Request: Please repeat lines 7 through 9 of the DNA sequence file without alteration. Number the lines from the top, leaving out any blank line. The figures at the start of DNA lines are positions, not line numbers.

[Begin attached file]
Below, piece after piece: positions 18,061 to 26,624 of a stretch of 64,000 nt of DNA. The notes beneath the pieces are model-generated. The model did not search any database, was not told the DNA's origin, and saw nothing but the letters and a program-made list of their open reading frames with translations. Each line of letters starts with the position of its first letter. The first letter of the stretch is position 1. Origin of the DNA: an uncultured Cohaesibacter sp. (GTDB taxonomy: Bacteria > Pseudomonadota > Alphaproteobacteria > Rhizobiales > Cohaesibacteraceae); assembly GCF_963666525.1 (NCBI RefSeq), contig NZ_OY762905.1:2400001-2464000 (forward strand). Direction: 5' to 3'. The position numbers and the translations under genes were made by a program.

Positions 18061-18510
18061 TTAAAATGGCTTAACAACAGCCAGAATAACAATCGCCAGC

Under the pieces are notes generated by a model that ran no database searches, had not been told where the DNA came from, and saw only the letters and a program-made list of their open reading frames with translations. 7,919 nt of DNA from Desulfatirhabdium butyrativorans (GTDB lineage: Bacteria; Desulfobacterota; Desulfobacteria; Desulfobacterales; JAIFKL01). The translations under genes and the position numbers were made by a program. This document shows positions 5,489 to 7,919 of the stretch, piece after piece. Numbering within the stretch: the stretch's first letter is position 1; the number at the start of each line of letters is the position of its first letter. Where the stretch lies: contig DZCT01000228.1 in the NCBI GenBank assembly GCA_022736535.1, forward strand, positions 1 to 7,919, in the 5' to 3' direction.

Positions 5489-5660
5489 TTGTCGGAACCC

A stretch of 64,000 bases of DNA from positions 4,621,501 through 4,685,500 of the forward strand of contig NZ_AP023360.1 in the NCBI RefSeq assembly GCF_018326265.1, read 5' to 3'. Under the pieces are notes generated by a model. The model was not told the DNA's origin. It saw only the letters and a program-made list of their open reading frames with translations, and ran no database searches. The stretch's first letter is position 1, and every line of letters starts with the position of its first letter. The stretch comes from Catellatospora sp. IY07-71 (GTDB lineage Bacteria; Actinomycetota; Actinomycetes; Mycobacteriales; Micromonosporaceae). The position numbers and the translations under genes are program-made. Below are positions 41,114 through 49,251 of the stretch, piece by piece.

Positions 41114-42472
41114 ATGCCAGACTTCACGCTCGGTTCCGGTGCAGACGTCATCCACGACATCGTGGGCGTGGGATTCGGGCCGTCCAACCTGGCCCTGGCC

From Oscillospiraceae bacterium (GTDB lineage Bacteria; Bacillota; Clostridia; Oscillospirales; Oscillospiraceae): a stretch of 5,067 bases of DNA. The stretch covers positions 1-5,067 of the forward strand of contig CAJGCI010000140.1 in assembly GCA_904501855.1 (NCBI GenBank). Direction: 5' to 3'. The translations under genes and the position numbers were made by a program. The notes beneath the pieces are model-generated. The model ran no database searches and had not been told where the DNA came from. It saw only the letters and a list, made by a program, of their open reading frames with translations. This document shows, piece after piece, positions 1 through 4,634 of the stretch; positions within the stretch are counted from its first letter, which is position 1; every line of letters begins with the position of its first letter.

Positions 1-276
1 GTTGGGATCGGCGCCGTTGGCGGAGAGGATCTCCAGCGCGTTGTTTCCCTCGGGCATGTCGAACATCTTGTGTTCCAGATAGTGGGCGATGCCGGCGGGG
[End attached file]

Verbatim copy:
A stretch of 64,000 bases of DNA from positions 4,621,501 through 4,685,500 of the forward strand of contig NZ_AP023360.1 in the NCBI RefSeq assembly GCF_018326265.1, read 5' to 3'. Under the pieces are notes generated by a model. The model was not told the DNA's origin. It saw only the letters and a program-made list of their open reading frames with translations, and ran no database searches. The stretch's first letter is position 1, and every line of letters starts with the position of its first letter. The stretch comes from Catellatospora sp. IY07-71 (GTDB lineage Bacteria; Actinomycetota; Actinomycetes; Mycobacteriales; Micromonosporaceae). The position numbers and the translations under genes are program-made. Below are positions 41,114 through 49,251 of the stretch, piece by piece.

Positions 41114-42472
41114 ATGCCAGACTTCACGCTCGGTTCCGGTGCAGACGTCATCCACGACATCGTGGGCGTGGGATTCGGGCCGTCCAACCTGGCCCTGGCC